Despite the rapid increase in service and retail jobs, large employers treat these workers as ‘not quite legitimate’, believing their jobs are hobbies and their paychecks are not really needed. As a result, ‘joke’ jobs have emerged: “notoriously unstable, low-paying and overwhelmingly part-time” (Klein, 2001, p232). Employers attempt to reinforce transience in workers so wages can remain low, there is little opportunity for mobility, and working conditions remain bad, while profits increase. But, workers have realized there is no transience, as there is no dream job waiting for them: “it’s a stepping stone to a big sinkhole” (Klein, 2000, p236).

The unhappiest workers are those working for the biggest brands. McDonalds McJob for example has been described as a low skill, low pay job, stressful and very unstable. Thus, what multinational corporations have done, according to Klein (2000), is sharply reduce their responsibilities at “both the production and service ends of the economic cycle” (p237). Even though you cannot compare the workers at EPZ with the retail workers, it is the pattern of work that is similar. That is, by generally using young workers, corporations are legitimizing their disposable jobs and low wages: workers are just passing through, no one really ‘depends’ on these wages, and wages do not support families. As in the zones, the youthfulness of the workers in the retail sector is a purposeful choice of corporations who consistently hire younger workers and layoff older workers.

Companies are rapidly expanding to become the dominant one in their market and while employees wages remain low or decrease, these employees are the ones creating the profit used for expansion, which is given priority over workers wages. Thus, as Klein (2000) states: “It is one of the paradoxes of service-sector employment that the more prominent a role it plays in the labour landscape, the more the casual service-sector companies become in their attitude toward providing job security” (p242). The service sector has different ideas and agendas when it comes to part-time or temporary work; they see it as a way to avoid benefits and overtime, keep wages low, and evade commitment, finding innovative ways to make the most of their ‘almost full-time’ employees, reducing their hours and at the same time maximizing their efficiency and productivity.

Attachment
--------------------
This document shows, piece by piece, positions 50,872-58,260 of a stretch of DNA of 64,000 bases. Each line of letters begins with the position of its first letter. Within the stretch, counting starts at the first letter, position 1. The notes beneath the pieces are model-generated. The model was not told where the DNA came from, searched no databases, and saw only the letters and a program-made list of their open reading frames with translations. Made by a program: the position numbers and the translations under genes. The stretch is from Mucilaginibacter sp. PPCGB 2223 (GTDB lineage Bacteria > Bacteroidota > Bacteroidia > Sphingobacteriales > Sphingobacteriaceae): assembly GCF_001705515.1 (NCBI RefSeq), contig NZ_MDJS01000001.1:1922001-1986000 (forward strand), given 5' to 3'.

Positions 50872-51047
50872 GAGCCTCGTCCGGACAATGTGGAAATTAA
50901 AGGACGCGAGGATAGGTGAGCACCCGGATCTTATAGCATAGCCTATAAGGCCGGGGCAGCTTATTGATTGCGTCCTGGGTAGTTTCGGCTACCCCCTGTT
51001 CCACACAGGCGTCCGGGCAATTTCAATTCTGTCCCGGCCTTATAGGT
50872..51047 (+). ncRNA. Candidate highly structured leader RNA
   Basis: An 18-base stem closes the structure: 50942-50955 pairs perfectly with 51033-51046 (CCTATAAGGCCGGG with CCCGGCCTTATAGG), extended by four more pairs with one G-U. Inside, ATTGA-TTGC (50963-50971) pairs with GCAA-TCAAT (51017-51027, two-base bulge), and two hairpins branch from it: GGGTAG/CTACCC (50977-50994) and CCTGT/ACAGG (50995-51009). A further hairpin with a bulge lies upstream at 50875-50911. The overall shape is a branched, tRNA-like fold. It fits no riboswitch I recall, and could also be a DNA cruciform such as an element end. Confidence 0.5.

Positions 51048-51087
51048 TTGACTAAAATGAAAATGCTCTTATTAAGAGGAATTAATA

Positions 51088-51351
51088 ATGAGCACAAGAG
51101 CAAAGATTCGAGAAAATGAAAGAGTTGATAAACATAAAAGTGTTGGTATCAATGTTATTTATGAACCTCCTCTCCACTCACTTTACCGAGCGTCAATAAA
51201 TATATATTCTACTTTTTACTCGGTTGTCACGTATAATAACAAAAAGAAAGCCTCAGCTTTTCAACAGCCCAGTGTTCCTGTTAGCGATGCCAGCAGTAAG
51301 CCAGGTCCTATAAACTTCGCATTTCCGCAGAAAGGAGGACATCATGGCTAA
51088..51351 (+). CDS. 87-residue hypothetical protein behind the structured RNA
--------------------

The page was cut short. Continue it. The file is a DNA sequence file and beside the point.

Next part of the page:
Moreover, by hiring workers on temporary contracts, companies are bypassing the laws that provide benefits to workers and that prevent them from firing without cause. The nature of temporary work is also changing, in that it is no longer temporary. Agencies now provide companies who do not want to commit to full-time workers, the opportunity to staff entire functions and divisions with temporary workers, as well as carrying out the administration and management of the task, allowing companies to focus their time, energy and resources on the core business.

A new idea is that individuals should, to be successful and empowered, create the ‘Brand Called You’ and think of themselves as service providers, creating a ‘Free Agent Nation’ (Klein, 2000). Yet, there is a large difference in the experience and wages of temporary workers higher up on the income scale and those at Microsoft or at an EPZ. For the latter, according to Klein (2000), temporary work is “the worst of both worlds: monotonous work at lower wages, with no benefits or security and even less control over scheduling” (p254). While, temporary work may mean better money, working at your own terms and a balance of work and personal life for some, it has no benefits for the most vulnerable workforce, putting them at a great risk.

In addition, there are the ‘Temp CEOs’ who move between multinational companies, earning multimillion dollar packages on the way in and out. As Klein (2000) states, these are the two extremes of temporary workers: “the contractor in Cavite afraid of flying factories, and the temp CEO unveiling restructuring plans New York” (p255). And, while the CEO ‘superstars’ carry out downsizing, mergers and mass layoffs that increase their success (and paychecks), they do so at the detriment of the broader workforce. For example, CEO George Fisher of Kodak cut 20,100 jobs and received a $60 million grant, and Sanford Wiell of Travelers earned $230 million in 1997, despite a merger and a loss of thousands of jobs. So, while “workers work harder, their employers can be more successful, but… the link between overall economic success and the guaranteed sharing in that success is weaker than ever before” (Klein, 2000, p257).